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Access behind bars

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Although media access to federal and state prisons and the inmates they house may not be constitutionally guaranteed, state law…

Although media access to federal and state prisons and the inmates they house may not be constitutionally guaranteed, state law or prison policy may allow members of the news media inside to interview inmates.

Policies vary widely from state to state, and corrections officials usually have considerable latitude in deciding whether a particular reporter may interview a particular inmate. Some states have regulations that are very specific regarding the type of access journalists can get, while others leave it to the discretion of the prison warden.

The Society of Professional Journalists has compiled a comprehensive online database that lists the policy for each state and includes other useful information in a summary format. It is located at www.spj.org/prisonaccess.asp.

In addition to Maryland, six other states — Alaska, Connecticut, Louisiana, Maine, Massachusetts and West Virginia — have media policies that address crime victims. Most require that victims be notified when a journalist’s request to interview a particular prisoner is approved. Three states, Alaska, Louisiana and West Virginia, consider a victim’s wishes regarding an inmate’s appearance in the media when evaluating such requests.

If officials refuse an interview request, reporters still may be able to communicate with inmates by having their names added to the list of people who may call, visit or write to a specific inmate. Regulations vary on how large the list can be and how long it may take to be added to it.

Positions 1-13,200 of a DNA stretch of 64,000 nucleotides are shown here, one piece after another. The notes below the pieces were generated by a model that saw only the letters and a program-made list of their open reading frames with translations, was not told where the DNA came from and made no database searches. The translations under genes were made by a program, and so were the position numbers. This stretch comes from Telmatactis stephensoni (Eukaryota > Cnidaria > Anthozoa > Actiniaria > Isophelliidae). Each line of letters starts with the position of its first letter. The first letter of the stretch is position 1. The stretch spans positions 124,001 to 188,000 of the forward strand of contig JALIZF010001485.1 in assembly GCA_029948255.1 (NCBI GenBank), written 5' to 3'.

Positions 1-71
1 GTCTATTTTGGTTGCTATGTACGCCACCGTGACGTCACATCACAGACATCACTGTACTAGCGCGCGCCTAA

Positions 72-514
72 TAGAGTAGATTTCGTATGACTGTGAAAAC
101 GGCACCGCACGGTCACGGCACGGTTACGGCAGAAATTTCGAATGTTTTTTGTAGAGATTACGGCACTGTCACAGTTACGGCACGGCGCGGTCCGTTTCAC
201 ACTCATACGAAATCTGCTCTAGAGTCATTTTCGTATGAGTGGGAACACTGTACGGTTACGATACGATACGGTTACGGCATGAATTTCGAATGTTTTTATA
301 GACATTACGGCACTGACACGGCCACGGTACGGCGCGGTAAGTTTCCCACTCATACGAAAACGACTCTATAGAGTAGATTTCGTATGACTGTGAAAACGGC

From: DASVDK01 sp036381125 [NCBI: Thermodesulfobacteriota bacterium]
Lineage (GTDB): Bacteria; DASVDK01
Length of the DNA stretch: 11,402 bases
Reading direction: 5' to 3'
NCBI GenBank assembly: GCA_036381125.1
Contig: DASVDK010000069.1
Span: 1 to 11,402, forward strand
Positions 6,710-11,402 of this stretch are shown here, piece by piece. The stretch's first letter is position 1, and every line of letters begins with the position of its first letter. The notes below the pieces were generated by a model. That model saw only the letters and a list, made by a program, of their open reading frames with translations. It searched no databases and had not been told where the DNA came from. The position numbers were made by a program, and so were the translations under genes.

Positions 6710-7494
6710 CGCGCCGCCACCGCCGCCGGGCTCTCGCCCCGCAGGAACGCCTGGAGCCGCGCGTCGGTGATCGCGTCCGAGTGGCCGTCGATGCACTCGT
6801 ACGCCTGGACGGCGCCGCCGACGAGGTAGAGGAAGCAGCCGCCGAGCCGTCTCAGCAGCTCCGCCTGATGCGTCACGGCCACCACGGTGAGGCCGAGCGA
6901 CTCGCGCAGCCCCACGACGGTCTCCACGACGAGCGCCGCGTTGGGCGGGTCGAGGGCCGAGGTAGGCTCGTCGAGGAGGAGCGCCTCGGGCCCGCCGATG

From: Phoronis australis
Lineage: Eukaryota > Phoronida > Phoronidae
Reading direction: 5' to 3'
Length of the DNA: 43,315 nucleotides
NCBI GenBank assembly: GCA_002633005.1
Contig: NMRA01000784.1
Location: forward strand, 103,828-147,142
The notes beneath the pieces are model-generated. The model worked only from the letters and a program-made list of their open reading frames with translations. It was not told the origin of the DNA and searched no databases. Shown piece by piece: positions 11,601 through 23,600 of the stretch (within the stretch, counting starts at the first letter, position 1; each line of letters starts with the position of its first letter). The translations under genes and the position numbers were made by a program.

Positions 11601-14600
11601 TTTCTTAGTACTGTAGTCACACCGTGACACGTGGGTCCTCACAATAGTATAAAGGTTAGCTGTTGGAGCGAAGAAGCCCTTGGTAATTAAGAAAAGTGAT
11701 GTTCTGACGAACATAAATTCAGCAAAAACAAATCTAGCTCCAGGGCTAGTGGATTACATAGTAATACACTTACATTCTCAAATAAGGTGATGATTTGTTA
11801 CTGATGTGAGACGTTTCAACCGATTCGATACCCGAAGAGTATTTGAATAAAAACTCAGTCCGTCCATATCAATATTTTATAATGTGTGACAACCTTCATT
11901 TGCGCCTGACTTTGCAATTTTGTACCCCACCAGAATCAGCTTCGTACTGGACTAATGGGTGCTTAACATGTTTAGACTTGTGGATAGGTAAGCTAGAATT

Prisons also may elect to offer no special access at all. For example, rules in Idaho, Iowa and Kansas specifically ban face-to-face interviews between prisoners and members of the news media barring approval by the department’s director. South Carolina’s policy states that such interviews are prohibited under any circumstance.

In many states, media access is based on an author’s medium of publication. For example, Indiana’s special provisions for media access define news media as “any agency that gathers and reports news for a general circulation newspaper, news magazine, national or international news service, or radio or television news program holding a Federal Communication Commission license,” meaning that online content providers likely are not eligible for access.

And the regulation that governs federal prisoners’ contact with the media defines representatives of such in nearly identical terms. The U.S. Court of Appeals in Atlanta (11th Cir.) upheld the constitutionality of the regulation in Jersawitz v. Hanberry, a 1986 case in which federal prison officials denied an independent television producer access to a maximum security prison.

Access also may depend on the status of the inmate a reporter wishes to see. It may be difficult to contact inmates who have been placed in administrative or disciplinary segregation or those who are on death row or juvenile offenders.

After identifying your state’s specific requirements for and limitations on inmate interviews and prison visits, it is always a good idea to make sure you have the most up-to-date information through a phone call to the department of corrections (or the Bureau of Prisons for access to a federal facility), phone numbers for which also are included on the SPJ site. Note that media access policies also may vary among correctional facilities within the same state.